Asset and Wealth Protection
Personal Liberty focuses on conservative Americans who understand the importance of independent thought in the quest to grow and protect their financial assets, and are seeking to achieve financial freedom.
After a three day break, precious metals prices are on the upswing as investors ponder gloomy economic news and look for places to store value.
The withdrawal of President Obama’s choice for Secretary of Health and Human Services raises new questions about integrity among top figures in Washington politics.
Why gold, you ask? Well, the simple answer is if people continue to rely on paper money then they will end up impoverished. But many intelligent people the world over continue to build vast personal wealth empires with paper money. But it is their’s to lose.
Commodity prices seesawed this week as a slew of economic reports depressed the markets and the U.S. government launched another initiative to promote economic recovery.
A disturbing report from a leading money management newspaper suggests that U.S. pension funds have sustained heavy losses in 2008.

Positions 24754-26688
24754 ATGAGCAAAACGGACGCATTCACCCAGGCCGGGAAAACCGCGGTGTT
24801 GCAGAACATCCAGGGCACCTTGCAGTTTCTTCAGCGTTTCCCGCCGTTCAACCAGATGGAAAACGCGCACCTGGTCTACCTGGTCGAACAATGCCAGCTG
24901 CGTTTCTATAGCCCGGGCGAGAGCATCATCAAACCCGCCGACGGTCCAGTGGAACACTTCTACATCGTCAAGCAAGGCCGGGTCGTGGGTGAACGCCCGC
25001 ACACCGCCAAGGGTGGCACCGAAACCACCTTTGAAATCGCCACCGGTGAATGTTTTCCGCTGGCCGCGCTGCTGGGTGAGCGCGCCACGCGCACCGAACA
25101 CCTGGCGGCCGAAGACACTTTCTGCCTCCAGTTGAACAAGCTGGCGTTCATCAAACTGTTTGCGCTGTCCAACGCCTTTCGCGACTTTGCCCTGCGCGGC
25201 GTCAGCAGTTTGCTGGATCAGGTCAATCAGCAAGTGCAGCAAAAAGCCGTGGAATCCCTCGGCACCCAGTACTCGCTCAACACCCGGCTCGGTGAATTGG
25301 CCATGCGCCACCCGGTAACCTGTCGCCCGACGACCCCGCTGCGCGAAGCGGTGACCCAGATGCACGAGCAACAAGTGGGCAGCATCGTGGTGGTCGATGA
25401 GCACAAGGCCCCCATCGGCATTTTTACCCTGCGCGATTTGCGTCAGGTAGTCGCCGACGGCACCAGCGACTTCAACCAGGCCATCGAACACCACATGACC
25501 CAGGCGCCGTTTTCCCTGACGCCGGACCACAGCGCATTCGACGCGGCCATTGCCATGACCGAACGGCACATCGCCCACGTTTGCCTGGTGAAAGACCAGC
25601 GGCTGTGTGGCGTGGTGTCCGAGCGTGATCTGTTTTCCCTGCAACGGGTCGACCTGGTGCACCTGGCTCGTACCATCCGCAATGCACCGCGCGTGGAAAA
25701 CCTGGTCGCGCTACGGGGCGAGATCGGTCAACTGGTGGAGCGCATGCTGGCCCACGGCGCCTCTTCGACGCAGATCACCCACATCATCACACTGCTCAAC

Researchers from major U.S. banks claim that the impact of the proposed stimulus package may be smaller than meets the eye.
The U.S. is likely to face rapidly escalating inflation within the year, as the government moves to print money quickly, a new report suggests.
Gold and silver prices are down, and people are selling (blood in the streets). And the long-term commodity bull market is still intact. This bleeding correction suggests a couple of positive situations—it will extend the bull market and it is the greatest buying opportunity for gold and silver stocks as well as silver and gold coins. I do not believe that this current credit crisis is to culminate in a great financial collapse, as many writers expect. But after this financial season comes the deluge. More on America’s economic woes when you read this article…
In the current economic climate, it is common to hear people speak about the need for banks to relax their lending standards and start approving loans again.
From homebuilders’ perspective, 2009 is likely to be a washout year, a panel of housing experts has predicted.